How One Woman Is Standing Up for India’s Abused Husbands
Indian men live in legal fear. Disgruntled wives are using a protective law in reverse to extort money from their in-laws and land their husbands in jail. But now one woman wants to call an end to it.
Deepika Bhardwaj is a filmmaker who has devoted herself to exposing abuse of married men and their relatives by women using dowry laws in reverse. She calls the men “martyrs of marriage,” and she had a ringside seat to two marriages that lasted just a few months before ripping the families apart.
“A close friend and my cousin went through a torrid time in 2011. It left a bitter taste, and that’s when I realized that some women were misusing a law to their advantage. It is all about money, extortion and blackmail,” says Bhardwaj.
She began traveling around the country—visiting jails, counseling centers and courts, while touching base with affected families—to make a documentary. Martyrs of Marriage chronicles cases where men have been harassed, jailed and even driven to suicide by a law that has been “grossly misused.”
Dowry—a payment in cash, property or gifts given to a bridegroom’s family along with the bride during marriage—is illegal in India but widely practiced. To combat domestic violence and protect women from dowry harassment, lawmakers drafted a provision called 498A of the Indian Penal Code in the early ’80s.
This proviso protects women from potential harassment by their husbands and even family members. The jail term extends up to three years. Bail is a rarity.
Over the years, this section has come under severe criticism. Women and their families have distorted it to extract money and harass their husbands. Some will write fake letters demanding dowries on behalf of their husbands, then use those letters as evidence of the illegal practice, or fake the symptoms of domestic violence.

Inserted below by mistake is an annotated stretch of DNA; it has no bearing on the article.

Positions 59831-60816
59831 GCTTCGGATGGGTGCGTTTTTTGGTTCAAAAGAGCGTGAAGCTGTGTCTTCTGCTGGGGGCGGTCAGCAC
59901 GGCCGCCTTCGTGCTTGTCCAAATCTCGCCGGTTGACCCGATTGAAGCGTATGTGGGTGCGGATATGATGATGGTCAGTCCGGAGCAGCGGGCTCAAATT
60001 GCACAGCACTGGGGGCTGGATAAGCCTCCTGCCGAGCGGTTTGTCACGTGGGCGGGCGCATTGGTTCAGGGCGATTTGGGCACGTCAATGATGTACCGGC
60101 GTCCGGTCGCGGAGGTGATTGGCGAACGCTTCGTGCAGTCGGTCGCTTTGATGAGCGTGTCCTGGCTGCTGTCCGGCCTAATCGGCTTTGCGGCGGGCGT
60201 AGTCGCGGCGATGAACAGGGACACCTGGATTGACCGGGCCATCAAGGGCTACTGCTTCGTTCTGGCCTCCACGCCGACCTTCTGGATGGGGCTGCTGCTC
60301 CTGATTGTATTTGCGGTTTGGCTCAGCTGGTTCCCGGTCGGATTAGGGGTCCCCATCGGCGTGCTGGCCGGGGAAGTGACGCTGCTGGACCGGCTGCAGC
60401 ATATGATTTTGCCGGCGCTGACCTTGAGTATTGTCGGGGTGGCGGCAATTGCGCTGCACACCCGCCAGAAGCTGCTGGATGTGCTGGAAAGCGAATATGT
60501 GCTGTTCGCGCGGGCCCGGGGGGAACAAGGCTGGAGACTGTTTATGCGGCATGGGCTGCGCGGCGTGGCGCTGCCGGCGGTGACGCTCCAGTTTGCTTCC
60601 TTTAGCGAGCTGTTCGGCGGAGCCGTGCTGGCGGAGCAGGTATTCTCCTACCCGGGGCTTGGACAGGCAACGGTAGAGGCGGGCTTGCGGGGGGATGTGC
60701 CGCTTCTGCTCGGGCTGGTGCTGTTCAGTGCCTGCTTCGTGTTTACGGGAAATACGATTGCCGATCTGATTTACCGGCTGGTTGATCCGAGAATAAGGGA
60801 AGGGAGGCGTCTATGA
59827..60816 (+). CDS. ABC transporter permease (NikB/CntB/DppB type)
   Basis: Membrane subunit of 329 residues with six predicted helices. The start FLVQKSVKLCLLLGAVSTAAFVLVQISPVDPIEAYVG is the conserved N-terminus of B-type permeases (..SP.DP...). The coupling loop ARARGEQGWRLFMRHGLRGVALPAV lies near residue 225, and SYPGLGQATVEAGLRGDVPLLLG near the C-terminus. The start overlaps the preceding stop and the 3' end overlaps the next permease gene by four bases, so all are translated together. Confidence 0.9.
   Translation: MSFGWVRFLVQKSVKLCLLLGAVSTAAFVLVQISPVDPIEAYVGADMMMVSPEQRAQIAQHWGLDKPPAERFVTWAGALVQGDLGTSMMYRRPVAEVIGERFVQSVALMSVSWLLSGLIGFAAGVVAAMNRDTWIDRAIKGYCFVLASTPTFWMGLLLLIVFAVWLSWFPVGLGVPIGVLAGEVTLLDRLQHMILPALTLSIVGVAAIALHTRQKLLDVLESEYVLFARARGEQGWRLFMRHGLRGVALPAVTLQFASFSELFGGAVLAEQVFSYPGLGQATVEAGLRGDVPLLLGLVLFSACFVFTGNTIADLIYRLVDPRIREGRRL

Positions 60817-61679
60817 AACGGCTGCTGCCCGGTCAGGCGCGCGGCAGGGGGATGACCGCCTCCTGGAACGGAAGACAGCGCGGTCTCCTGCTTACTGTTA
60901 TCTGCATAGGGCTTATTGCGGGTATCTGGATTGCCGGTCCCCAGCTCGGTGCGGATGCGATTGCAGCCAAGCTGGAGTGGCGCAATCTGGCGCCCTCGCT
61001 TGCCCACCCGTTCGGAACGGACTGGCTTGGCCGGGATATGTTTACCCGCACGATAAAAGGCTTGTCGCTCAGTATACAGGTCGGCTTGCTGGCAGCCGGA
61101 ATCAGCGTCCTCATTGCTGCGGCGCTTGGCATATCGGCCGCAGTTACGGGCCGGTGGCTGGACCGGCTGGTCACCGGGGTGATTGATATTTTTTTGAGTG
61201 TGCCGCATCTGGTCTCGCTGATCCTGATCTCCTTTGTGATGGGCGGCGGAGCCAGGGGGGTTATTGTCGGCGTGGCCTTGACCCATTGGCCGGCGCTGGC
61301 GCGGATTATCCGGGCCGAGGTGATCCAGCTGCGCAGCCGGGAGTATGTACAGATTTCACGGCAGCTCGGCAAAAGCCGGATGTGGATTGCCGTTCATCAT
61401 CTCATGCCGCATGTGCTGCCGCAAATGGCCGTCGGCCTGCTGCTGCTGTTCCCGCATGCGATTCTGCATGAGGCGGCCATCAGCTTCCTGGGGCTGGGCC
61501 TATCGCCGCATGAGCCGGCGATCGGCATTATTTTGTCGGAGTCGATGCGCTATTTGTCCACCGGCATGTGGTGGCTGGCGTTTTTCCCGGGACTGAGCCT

“Many women have no compunctions in putting their husbands and in-laws through the torture of the criminal legal process. There are provisions in the law that are used as weapons rather than a shield by peeved wives,” she says.
“That’s what my fight is all about. If dowry is heinous crime, reverse dowry or legal extortion is nothing less. If we allow laws to become tools, I wonder what society are we going to be in—more corrupt, more morally degraded where relationships and crimes are bartered for money?” asks Bhardwaj.
Recounting hundreds of case she has documented in two years of research, Bhardwaj says she has had support from men and those who have been battered by the misuse of 498A, as the law is commonly known.
“I realize that we are a patriarchal society. However, with changing times, women have changed and today, there are many women who know their rights and also know very well how to abuse those rights,” declares Bhardwaj.
According to the National Crime Records Bureau over 220,000 people were arrested in India in 2013 under Section 498A, accounting for 4.5 percent of total crimes committed, an unusually high rate.
Conviction rates were low, however, and data showed that more than 80 percent of the 498A cases ended in acquittal, and that a large number of cases were withdrawn by the victims.
How does Bhardwaj’s campaign sit in a country where sexual violence is endemic and crimes against women a constant?
“I am not popular with women rights activists. …It does not go well with them,” she says. “Of course, I condemn violence against women but this law is misused. I have received support from men and families who have been victims of this law.”
The “misuse” of the law has now caught the attention of India’s Supreme Court, which has warned the police to exercise caution while invoking 498A and detailed a thorough checklist to be followed before ordering arrests.
Bhardwaj does not have much faith in court pronouncements. “There have been countless observations by higher courts. Nothing has worked.”
In Bhardwaj’s reckoning, 498A is not a case between husband and wife.
“It’s a case between husband and state where state fights on wife’s behalf,” she says. “498A can be filed anytime after marriage—even after 22 years.”